If your physician rules out a medical cause, the next step is to consult with a therapist who has experience treating anxiety disorders. The therapist will work with you to determine the cause and type of your anxiety disorder and devise a course of treatment.
Treatment for anxiety disorders
Anxiety disorders respond very well to therapy—and often in a relatively short amount of time. The specific treatment approach depends on the type of anxiety disorder and its severity. But in general, most anxiety disorders are treated with therapy, medication, or some combination of the two.
Cognitive-behavioral therapy and exposure therapy are types of behavioral therapy, meaning they focus on behavior rather than on underlying psychological conflicts or issues from the past. They can help with issues such as panic attacks, generalized anxiety, and phobias.
Cognitive-behavior therapy helps you identify and challenge the negative thinking patterns and irrational beliefs that fuel your anxiety.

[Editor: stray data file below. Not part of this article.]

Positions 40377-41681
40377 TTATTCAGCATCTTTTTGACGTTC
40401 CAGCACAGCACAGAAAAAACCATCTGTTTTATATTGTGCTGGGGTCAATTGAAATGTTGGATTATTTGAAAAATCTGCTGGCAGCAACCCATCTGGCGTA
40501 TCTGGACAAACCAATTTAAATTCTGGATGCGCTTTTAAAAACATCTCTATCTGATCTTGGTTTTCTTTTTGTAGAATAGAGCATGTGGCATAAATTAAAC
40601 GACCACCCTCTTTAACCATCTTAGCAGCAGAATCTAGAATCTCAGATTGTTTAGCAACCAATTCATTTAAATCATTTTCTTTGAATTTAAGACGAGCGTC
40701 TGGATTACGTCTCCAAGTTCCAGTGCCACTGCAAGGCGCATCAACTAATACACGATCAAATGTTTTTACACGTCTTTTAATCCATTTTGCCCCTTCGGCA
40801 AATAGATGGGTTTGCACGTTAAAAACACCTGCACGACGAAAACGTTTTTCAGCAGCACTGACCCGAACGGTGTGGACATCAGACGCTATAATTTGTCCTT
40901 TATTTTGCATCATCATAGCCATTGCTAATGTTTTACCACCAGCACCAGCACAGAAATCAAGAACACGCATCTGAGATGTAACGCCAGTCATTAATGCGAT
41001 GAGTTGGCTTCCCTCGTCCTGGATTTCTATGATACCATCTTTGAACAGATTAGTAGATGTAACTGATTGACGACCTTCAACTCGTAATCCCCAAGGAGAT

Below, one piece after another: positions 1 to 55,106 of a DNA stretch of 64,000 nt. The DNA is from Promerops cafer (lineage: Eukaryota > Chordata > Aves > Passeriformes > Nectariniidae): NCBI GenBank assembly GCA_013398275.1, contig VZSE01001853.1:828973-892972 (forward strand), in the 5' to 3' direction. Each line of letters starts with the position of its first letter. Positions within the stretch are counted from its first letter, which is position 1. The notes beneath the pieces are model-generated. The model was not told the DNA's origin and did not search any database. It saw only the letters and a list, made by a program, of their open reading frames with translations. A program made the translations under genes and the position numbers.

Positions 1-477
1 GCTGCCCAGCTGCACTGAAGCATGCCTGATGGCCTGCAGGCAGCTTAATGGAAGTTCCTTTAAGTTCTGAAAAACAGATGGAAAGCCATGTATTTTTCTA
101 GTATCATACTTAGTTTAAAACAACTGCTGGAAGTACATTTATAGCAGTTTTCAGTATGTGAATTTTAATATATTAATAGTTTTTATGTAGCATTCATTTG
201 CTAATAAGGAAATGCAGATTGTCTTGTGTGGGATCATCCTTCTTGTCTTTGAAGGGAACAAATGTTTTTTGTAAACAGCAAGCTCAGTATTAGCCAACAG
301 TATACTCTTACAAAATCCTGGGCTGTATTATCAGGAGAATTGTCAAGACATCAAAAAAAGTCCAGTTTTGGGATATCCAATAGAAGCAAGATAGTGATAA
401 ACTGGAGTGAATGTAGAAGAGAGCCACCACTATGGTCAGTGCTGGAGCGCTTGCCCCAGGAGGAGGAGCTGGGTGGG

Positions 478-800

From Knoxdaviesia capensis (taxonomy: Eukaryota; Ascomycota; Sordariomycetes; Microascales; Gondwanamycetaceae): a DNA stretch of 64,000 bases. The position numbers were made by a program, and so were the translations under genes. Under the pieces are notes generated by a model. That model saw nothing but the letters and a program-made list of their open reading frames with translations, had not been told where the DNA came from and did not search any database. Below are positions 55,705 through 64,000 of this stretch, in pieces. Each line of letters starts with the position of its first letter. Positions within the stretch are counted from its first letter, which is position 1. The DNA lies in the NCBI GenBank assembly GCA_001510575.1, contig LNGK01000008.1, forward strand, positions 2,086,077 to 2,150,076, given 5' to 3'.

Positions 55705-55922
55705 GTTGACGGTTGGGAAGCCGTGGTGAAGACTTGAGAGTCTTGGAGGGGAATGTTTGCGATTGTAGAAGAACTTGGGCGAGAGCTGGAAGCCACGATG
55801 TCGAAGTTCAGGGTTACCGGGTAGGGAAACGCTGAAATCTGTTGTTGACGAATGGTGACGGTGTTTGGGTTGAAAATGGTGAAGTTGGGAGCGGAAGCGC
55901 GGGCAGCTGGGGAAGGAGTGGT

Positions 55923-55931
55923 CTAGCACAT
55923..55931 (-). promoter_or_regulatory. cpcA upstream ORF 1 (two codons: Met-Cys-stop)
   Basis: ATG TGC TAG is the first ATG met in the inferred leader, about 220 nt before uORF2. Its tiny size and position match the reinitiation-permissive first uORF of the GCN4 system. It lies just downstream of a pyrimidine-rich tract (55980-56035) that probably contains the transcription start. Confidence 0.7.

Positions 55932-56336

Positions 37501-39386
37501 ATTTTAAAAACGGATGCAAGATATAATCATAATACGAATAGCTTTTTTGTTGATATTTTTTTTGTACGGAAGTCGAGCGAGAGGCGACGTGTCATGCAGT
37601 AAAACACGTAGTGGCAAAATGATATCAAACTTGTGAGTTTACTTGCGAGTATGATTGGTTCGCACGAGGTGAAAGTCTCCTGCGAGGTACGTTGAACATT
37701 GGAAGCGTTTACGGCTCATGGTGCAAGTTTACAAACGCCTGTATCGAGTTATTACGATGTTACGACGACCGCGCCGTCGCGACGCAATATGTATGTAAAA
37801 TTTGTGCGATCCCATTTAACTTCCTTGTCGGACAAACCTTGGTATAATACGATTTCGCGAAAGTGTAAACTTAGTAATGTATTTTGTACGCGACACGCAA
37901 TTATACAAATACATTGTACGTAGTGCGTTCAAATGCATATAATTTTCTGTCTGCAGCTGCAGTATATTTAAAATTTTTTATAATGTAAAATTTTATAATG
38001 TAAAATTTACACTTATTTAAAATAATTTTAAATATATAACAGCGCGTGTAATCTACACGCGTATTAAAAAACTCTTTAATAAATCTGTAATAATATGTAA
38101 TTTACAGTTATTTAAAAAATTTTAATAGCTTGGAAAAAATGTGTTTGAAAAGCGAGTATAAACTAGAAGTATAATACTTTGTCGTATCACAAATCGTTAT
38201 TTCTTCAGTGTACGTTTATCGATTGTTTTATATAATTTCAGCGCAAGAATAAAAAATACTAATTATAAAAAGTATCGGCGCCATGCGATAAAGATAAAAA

Exposure therapy encourages you to confront your fears and anxieties in a safe, controlled environment. By gradual exposure to the feared object or situation, either in your imagination or in reality, you gain a greater sense of control and as you face your fear without being harmed, your anxiety will diminish.
Cognitive-behavioral therapy and exposure therapy are types of behavioral therapy, meaning they focus on behavior rather than on underlying psychological conflicts or issues from the past.
Medication for anxiety disorders
If you have anxiety that’s severe enough to interfere with your ability to function, medication may help relieve some anxiety symptoms. However, anxiety medications can be habit forming and cause unwanted or even dangerous side effects, so be sure to research your options carefully. Many people use anti-anxiety medication when therapy, exercise, or self-help strategies would work just as well or better—minus the side effects and safety concerns. It’s important to weigh the benefits and risks of anxiety medication so you can make an informed decision.